Graph arrowing is concerned with determining which monochromatic subgraphs are unavoidable when coloring a given graph. There are two main avenues of research concerning arrowing: finding extremal Ramsey/Folkman graphs and categorizing the complexity of arrowing problems. Both avenues have been studied extensively for decades. In this thesis, we focus on graph arrowing problems where one of the monochromatic subgraphs being avoided is the path on three vertices, denoted as P3. Our main contributions involve computing Folkman numbers by generating graphs up to 13 vertices and proving the coNP-completeness of some arrowing problems using a novel reduction framework geared towards avoiding P3's. The (P3,H)-Arrowing Problem asks whether a given graph can be colored using two colors (red and blue) such that there are no red P3's and no blue H's, where H is a fixed graph. The few previous hardness proofs for arrowing problems relied on ad-hoc, laborious constructions of "gadgets." We introduce a general framework that can be used to prove the coNP-completeness of (P3,H)-arrowing problems. We search for gadgets computationally. These gadgets allow us to simulate variants of SAT, thus showing coNP-hardness. Finally, we use our (P3,H)-Arrowing hardness reductions to gain insight into variants of Monotone SAT. For fixed k in {4,5,6}, we show that Monotone SAT remains NP-complete under the following constraints: 1) each clause consists of exactly two unnegated literals or exactly k negated literals, 2) the variables in each clause are distinct, and 3) the number of times a variable occurs in the formula is bounded by a constant. For future work, we expect that the insight gained by our computationally assisted reductions will help us prove the complexity of other elusive arrowing problems.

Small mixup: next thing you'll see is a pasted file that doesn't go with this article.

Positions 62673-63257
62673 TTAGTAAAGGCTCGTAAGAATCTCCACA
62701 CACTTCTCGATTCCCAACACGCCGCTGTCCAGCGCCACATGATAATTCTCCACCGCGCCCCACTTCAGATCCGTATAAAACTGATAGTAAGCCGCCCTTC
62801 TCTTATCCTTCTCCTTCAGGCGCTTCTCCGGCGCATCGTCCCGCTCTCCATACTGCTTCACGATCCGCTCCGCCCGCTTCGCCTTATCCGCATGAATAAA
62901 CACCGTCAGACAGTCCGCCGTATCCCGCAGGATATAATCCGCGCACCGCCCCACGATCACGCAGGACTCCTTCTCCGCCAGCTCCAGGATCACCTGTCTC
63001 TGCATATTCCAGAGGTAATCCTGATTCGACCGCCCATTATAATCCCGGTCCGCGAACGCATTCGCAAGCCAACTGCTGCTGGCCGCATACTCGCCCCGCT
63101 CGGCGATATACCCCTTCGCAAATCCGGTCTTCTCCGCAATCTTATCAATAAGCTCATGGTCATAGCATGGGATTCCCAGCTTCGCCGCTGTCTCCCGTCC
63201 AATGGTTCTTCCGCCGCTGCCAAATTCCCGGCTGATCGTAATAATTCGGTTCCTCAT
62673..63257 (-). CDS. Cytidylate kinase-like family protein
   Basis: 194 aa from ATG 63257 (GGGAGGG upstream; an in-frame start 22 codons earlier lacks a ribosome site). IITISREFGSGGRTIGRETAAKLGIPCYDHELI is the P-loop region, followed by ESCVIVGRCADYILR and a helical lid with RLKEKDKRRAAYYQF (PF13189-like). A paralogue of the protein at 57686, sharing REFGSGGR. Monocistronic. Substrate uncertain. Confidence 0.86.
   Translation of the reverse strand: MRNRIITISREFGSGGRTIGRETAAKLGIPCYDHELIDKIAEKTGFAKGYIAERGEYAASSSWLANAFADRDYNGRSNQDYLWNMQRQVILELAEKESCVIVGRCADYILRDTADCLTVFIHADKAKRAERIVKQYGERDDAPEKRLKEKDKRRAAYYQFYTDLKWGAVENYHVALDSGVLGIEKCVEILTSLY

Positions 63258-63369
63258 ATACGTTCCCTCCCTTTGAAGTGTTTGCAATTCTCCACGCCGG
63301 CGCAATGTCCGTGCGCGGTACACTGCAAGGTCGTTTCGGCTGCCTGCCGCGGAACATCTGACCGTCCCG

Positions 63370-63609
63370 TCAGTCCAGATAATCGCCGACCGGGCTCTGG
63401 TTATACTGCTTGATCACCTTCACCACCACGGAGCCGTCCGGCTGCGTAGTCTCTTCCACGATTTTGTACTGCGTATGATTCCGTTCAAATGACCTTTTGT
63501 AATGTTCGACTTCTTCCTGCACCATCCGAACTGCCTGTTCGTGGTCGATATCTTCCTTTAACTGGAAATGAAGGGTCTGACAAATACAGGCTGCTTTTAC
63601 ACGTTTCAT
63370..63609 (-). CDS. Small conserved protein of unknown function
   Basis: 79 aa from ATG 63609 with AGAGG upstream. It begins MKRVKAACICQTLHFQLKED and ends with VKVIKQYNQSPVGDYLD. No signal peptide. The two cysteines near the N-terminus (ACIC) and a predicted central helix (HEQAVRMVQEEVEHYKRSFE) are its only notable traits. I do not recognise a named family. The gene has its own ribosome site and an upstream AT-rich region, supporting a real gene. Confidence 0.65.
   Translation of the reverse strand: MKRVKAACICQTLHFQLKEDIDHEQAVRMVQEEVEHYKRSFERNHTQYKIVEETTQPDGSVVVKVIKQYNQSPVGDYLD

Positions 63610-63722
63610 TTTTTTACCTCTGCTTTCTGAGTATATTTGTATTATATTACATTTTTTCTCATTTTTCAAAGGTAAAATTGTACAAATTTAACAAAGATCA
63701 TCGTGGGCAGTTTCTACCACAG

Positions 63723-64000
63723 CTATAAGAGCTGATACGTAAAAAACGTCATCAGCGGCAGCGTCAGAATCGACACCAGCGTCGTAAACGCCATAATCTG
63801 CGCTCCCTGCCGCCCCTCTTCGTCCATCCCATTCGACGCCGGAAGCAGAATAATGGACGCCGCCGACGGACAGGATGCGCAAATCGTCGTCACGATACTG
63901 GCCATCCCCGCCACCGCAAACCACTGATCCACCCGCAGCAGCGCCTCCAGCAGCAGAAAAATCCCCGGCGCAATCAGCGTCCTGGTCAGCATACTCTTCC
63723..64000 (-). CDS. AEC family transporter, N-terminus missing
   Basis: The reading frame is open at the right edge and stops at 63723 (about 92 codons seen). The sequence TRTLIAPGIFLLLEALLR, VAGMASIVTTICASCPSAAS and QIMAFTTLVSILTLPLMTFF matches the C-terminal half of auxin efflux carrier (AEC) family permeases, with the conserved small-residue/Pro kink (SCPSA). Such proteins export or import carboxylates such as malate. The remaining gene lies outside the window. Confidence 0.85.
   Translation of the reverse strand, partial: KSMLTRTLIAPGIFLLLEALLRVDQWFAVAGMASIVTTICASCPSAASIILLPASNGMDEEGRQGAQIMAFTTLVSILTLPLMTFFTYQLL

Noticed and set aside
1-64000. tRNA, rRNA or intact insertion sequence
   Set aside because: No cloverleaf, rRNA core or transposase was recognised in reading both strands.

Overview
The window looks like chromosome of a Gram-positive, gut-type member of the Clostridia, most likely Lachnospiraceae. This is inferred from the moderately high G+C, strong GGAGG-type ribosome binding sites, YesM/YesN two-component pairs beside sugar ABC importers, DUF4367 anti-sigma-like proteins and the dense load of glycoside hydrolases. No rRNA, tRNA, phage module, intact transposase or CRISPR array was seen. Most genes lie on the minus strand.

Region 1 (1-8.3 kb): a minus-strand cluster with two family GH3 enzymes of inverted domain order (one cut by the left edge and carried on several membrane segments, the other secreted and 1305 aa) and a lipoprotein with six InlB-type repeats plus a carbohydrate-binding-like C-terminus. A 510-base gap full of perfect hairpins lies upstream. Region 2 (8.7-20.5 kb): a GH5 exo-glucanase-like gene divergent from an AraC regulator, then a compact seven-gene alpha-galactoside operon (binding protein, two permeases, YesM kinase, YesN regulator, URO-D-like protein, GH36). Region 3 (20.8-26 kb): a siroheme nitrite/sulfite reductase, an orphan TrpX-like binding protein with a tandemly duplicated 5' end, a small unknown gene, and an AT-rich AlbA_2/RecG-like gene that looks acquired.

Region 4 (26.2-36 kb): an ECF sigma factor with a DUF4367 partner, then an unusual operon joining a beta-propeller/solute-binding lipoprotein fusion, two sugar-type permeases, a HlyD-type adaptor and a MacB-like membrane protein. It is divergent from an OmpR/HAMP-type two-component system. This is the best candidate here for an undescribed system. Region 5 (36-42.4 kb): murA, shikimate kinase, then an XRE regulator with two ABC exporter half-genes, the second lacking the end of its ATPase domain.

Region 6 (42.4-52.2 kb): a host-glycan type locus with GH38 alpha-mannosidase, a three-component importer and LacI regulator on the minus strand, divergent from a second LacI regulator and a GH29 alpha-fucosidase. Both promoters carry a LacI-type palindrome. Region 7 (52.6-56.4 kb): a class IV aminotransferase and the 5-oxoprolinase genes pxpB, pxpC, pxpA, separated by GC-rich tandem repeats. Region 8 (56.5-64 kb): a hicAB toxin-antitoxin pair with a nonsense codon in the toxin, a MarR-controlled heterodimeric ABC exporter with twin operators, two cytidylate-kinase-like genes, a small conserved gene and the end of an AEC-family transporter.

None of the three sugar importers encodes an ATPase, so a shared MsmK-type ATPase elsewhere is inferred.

Publication Date


Document Type


Student Type


Degree Name

Computer Science (MS)

Department, Program, or Center

Computer Science (GCCIS)


Edith Hemaspaandra

Advisor/Committee Member

Stanislaw Radziszowski

Advisor/Committee Member

Ivona Bezakova


RIT – Main Campus